Stream of Consciousness

For the last several months, we've been reading scriptures along with our bedtime story. Since we've read the picture version of the New and Old Testaments a few times over, this week, we graduated to reading from my very picture-less set. Picture-less except for the maps and some photos of important places in the middle. Two nights ago, Cora chose to "read the maps" and their descriptions. As I've been reading through the pages of my scriptures with my girls, I'm reminded of one particular page with note at the top and a passage that's highlighted.

When I was younger, in middle and high school, there was always some variant of the same question: "Who would you most like to be in the scriptures?" There are a lot of people who do amazing things, and being Mormon, we have that extra "blasphemous" book, so we have even more options of people doing amazing things in attempts to please and come closer to God. I think I was in high school when I realized who I most wanted to be. It's in Luke 22:43:
And there appeared an angel unto him from heaven, strengthening him.
Christ was suffering in Gethsemane, asking God to remove this cup, but still acknowledging his desire for God's will to be done. That's where the angel comes in. I've never forgotten this scriptural hero of mine, and I can say that he/she is still at the top of my list. The angel's appearance is so brief and simple, but at such an important time, and to perform such an important task: provide comfort.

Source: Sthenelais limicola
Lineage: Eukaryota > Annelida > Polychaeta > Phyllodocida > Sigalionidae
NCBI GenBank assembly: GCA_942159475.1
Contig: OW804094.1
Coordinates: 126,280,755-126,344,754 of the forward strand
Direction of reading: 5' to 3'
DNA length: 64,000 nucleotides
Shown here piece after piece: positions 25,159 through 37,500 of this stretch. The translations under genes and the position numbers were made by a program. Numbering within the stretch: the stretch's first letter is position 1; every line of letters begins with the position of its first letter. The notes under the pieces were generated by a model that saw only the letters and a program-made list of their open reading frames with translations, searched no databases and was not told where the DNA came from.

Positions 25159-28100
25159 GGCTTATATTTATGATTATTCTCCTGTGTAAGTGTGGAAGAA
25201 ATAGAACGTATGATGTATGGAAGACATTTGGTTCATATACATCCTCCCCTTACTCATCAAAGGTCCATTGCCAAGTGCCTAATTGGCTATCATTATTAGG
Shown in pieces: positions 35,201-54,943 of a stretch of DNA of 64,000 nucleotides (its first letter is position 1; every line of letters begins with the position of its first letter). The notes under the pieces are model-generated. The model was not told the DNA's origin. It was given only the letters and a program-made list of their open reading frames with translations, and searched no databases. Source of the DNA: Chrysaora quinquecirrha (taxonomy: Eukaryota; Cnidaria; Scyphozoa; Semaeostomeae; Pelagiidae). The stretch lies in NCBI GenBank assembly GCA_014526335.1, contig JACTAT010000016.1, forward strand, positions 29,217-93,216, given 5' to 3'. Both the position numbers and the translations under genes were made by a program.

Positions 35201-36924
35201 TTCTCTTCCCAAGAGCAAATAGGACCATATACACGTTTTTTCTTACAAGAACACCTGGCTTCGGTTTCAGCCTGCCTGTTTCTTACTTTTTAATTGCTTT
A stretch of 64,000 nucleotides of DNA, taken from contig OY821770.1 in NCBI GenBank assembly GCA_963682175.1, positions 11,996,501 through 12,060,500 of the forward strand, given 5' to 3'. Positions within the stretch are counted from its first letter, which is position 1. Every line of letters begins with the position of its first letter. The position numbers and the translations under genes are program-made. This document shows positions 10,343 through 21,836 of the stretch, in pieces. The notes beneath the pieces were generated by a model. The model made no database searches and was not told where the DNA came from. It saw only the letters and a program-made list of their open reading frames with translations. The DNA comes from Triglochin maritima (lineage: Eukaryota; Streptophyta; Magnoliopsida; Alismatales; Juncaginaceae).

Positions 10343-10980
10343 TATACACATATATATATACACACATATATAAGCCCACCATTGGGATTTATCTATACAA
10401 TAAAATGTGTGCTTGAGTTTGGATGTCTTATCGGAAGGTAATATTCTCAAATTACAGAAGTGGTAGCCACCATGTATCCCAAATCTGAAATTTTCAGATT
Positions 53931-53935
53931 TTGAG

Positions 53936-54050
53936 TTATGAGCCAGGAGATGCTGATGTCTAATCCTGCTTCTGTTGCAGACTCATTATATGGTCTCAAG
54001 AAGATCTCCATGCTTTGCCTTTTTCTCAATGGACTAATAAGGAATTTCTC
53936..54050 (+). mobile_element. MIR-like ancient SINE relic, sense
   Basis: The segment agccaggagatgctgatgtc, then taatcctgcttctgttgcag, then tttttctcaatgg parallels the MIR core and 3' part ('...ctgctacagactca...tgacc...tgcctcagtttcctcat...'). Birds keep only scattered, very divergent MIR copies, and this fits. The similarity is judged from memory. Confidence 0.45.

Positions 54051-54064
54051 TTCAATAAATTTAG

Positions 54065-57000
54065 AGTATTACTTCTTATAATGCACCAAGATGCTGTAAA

While thinking of this angel tonight, I'm also thinking of a poem from one of my favorite poetry collections: The Awful Rowing Toward God by Anne Sexton. It's called The Wall and can be found in its entirety here (page 473 of 650). I'm thinking of the last stanza:
For all you who are going,
and there are many who are climbing in their pain,
many who will be painted out with black ink
suddenly and before it is time,
for those many I say,
awkwardly, clumsily,
take off your life like trousers,
your shoes, your underwear,
then take off your flesh,
unpick the lock of your bones.
In other words
take off the wall
that separates you from God. 

Sexton believed this life and her very body were standing in the way of being with God. I believe my body and life are a way of growing closer to God. So I often think, "What are my walls?" What are the things that separate me from God? How, in this context, can they ever seem worth it? What stands in the way of me seeing a need and providing comfort? What walls do I put up to avoid being comforted - to avoid God being present in my every day and trusting he will guide my path? From Sexton's Not So. Not So.:
Look to your heart
that flutters in and out like a moth.
God is not indifferent to your need.
You have a thousand prayers
but God has one.


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